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Yoo Can't Be Serious

Michael Schaffer is the author of One Nation Under Dog.

If John Yoo had any writerly creativity, he'd have come up with a better name for his Philadelphia Inquirer column. The possibilities are endless: "Tortured Logic." "Stress Positions." "Hints from the Gulag." But the author of the Bush administration torture memos apparently used up all his creativity in explaining why waterboarding doesn't violate America's legal obligations. So his monthly missive to the good people of greater Philadelphia is just called "Closing Arguments," which sounds like a feature that any superannuated lawyer could write. In Yoo's case, it doesn't even make any sense, since the arguments over his role in our interrogation program are just heating up.
Yoo has been writing columns for the Inky for a few years. But his presence has gotten new attention this week as Will Bunch reports that the Chapter 11-hobbled paper--where I spent four happy years--has now signed him to a contract, citing his local roots and his legal expertise. "None of this is a good enough justification for awarding a column to America's top defender of such a serious human rights violation as torture," Bunch says. He wants readers to pressure the paper to boot the torture cheerleader.
Bunch is right to say it's a disgrace--though, given the troubled state of the paper, an even bigger strike against it might be that Yoo has been a boring columnist, a run-of-the-mill neocon who tosses only the most predictable brickbats against the Obama administration. Treating readers to a monthly tantrum would be vastly more entertaining, and it would dovetail nicely with Yoo's controversial status, if not his Berkeley law professor persona.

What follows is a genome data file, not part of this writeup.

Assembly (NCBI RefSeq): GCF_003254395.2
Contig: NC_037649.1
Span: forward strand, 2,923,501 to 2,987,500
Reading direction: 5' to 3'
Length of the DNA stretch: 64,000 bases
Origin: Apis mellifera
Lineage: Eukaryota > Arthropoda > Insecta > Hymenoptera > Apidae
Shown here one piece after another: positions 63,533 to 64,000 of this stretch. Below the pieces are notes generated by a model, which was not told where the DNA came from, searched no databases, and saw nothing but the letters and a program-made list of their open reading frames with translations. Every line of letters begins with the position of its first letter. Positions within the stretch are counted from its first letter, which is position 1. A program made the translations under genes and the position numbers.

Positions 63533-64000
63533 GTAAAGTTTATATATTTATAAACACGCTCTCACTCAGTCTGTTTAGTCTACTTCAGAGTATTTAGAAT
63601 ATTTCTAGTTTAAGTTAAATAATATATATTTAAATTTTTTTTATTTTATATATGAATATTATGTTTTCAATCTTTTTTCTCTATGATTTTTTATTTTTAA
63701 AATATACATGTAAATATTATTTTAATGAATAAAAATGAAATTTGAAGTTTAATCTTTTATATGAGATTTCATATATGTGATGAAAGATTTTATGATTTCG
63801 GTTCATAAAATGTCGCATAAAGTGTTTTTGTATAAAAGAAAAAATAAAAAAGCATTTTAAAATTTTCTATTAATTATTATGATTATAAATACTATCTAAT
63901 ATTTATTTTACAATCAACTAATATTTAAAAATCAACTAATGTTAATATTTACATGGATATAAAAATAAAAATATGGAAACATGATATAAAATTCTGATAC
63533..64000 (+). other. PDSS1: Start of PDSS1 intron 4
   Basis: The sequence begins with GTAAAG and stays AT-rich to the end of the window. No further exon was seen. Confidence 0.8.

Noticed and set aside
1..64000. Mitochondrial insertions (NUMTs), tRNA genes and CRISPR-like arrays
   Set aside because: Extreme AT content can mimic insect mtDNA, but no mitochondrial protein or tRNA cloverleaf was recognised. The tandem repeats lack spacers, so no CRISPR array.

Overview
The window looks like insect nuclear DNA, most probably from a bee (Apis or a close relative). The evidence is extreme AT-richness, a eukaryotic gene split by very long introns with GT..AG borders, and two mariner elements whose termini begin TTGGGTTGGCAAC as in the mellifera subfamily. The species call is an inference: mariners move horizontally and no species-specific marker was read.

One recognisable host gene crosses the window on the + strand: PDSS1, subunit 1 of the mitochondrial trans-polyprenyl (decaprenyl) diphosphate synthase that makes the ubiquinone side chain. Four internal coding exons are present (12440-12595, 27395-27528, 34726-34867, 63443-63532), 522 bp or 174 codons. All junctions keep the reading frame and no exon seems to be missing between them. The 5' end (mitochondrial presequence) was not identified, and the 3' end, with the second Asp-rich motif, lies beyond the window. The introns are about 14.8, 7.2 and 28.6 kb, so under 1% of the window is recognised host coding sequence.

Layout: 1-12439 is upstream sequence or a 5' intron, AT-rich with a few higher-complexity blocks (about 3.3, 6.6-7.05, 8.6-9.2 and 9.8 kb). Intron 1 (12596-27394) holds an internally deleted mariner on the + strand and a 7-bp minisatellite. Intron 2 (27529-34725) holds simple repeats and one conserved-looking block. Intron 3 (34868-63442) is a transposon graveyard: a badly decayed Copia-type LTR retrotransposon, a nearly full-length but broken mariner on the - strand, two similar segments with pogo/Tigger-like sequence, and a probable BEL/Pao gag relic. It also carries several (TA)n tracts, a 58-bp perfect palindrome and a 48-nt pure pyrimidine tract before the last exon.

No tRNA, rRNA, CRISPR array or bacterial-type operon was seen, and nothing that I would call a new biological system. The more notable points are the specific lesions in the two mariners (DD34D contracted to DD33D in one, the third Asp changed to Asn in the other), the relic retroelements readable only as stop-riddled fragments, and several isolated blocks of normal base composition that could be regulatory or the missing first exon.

But the bigger issue is this one: American society has never been very good at ostracism. Yoo is hardly the only toxic personality getting face-time in the media these days. Eliot Spitzer is a columnist, too. Michael Vick, soon to be sprung from prison, was in talks  with PETA about becoming a spokesman. If Elizabeth Edwards is on Oprah's couch, my hunch is that her philandering husband isn't far behind. And Dick Cheney has become a Sunday morning staple, trotted out at least as much for the undignified spectacle of his anti-Obama potshots as for whatever wisdom he may share with the likes of Bob Scheiffer.
This isn't just a facet of the modern freak-show. Last year's Frost/Nixon celebrated the interview that "got" Nixon, but the crooked ex-president still spent the last couple decades of his life as a revered elder statesman. Robert McNamara spent his 1970s running the World Bank, not such a shabby place to land given his track record.
Sure, the bill of particulars against Yoo may be more specific, and more actionable. I certainly hope someone tries to throw the book at him. But in the meantime, to keep disgraced folks like him off the op-ed pages--or our bar associations, or our prestigious law schools--will require a bigger change in our culture, which as it stands is pretty forgiving of all manner of crime and incompetence among our elites.
--Michael Schaffer